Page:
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Luke, Leia, Anakin: Star Wars baby names are filling up this galaxy, too

Contributed by
Jan 10, 2018

Raise your virtual hands if you’ve ever named your pet after a pop culture character. OK, hands down. Now raise ‘em even higher and prouder if you’ve ever named your kid after one, particularly a Star Wars character?

OK, we see you out there, not raising your hand. But that’s fine, because even without your participation, thanks to Names.org, we’ve got all the Star Wars baby-naming facts we could ever want, right here at our fingertips.

Like, did you know that since 1977, when the original Star Wars came out, there’s been a 700 percent increase in kids named Luke in the United States, up to 9,930 in 2016 (the final year of Names.org’s analysis)? And Lucas, as in George Lucas, was even more popular that year, with 12,838 kids named in his honor. Compare that to fewer than 900 kids named Lucas in pre-Star Wars 1976, and you can begin to see the kind of impact these films have had.

Interestingly, folks aren’t completely deterred by the Dark Side when it comes to baby naming, as there were 303 kids named Anakin in 2016, and 238 named Kylo Ren. For the record, there were no babies named Kylo Ren until 2014, when there were eight of them, presumably birthed by Disney or Lucasfilm insiders, seeing as The Force Awakens didn’t open until the end of 2015.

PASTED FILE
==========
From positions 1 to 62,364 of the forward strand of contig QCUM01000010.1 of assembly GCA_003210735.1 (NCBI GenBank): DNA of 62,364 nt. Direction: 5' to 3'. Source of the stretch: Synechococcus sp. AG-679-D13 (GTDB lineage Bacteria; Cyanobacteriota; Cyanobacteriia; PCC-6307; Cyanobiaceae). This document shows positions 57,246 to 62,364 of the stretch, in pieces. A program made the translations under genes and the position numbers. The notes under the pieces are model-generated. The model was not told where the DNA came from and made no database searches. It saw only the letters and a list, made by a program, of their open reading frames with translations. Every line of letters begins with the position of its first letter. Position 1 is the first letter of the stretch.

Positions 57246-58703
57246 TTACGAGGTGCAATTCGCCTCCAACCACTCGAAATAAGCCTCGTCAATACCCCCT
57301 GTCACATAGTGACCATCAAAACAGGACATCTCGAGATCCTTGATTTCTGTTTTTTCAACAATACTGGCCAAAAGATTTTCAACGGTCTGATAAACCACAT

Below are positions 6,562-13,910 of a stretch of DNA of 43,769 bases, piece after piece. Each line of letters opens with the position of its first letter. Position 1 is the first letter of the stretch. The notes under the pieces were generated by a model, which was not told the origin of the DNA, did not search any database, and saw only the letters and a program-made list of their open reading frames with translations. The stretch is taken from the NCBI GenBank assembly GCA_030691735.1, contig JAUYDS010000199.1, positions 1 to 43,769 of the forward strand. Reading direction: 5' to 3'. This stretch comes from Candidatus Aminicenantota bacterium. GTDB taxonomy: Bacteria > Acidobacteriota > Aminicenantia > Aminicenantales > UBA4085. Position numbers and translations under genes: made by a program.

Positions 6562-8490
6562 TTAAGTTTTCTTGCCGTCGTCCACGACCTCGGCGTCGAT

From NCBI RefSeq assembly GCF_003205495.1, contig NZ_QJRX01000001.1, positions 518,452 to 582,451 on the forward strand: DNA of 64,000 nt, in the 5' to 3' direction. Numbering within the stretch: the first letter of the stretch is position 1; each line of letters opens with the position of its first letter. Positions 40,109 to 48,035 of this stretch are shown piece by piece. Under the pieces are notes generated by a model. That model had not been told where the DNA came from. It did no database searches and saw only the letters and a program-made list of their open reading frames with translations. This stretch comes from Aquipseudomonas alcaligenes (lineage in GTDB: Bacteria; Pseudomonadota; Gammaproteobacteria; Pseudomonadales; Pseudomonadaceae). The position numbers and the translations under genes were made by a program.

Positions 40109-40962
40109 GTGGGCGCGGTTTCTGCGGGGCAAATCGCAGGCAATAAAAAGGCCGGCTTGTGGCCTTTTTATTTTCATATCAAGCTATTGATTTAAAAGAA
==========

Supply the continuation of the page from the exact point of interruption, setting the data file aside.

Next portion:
Granted, we’re not sure how much stock to put into all of these numbers, as the stats on Leias and Reys seem sadly low, seeing as we can think of few better names in the galaxy. According to the data, in 2016, only 1,005 baby girls were named Leia, and a stunningly low 63 were named Rey. Reminder: That’s the year after The Force Awakens came out, so perhaps there’s some disturbance in this data set.  

While some of the data may seem as unlikely as us getting a Porg value meal at McDonalds anytime soon, the site has certainly done its homework. In order to compile the data, Names.org utilized data from the “U.S. Census Bureau, the Social Security Administration, Webster's Unabridged Dictionary, Wikipedia, Wiktionary, and more.”

Regardless of blaster point accuracy, if you’re in the market for a baby name, Names.org gives you plenty to think about, including name origins, traditional meanings, and more. Or if you want to take a more original route, check out our story on how Star Wars writers name their characters for some tips on naming your own, then let us know in the comments what your future sci-fi fan's name will be.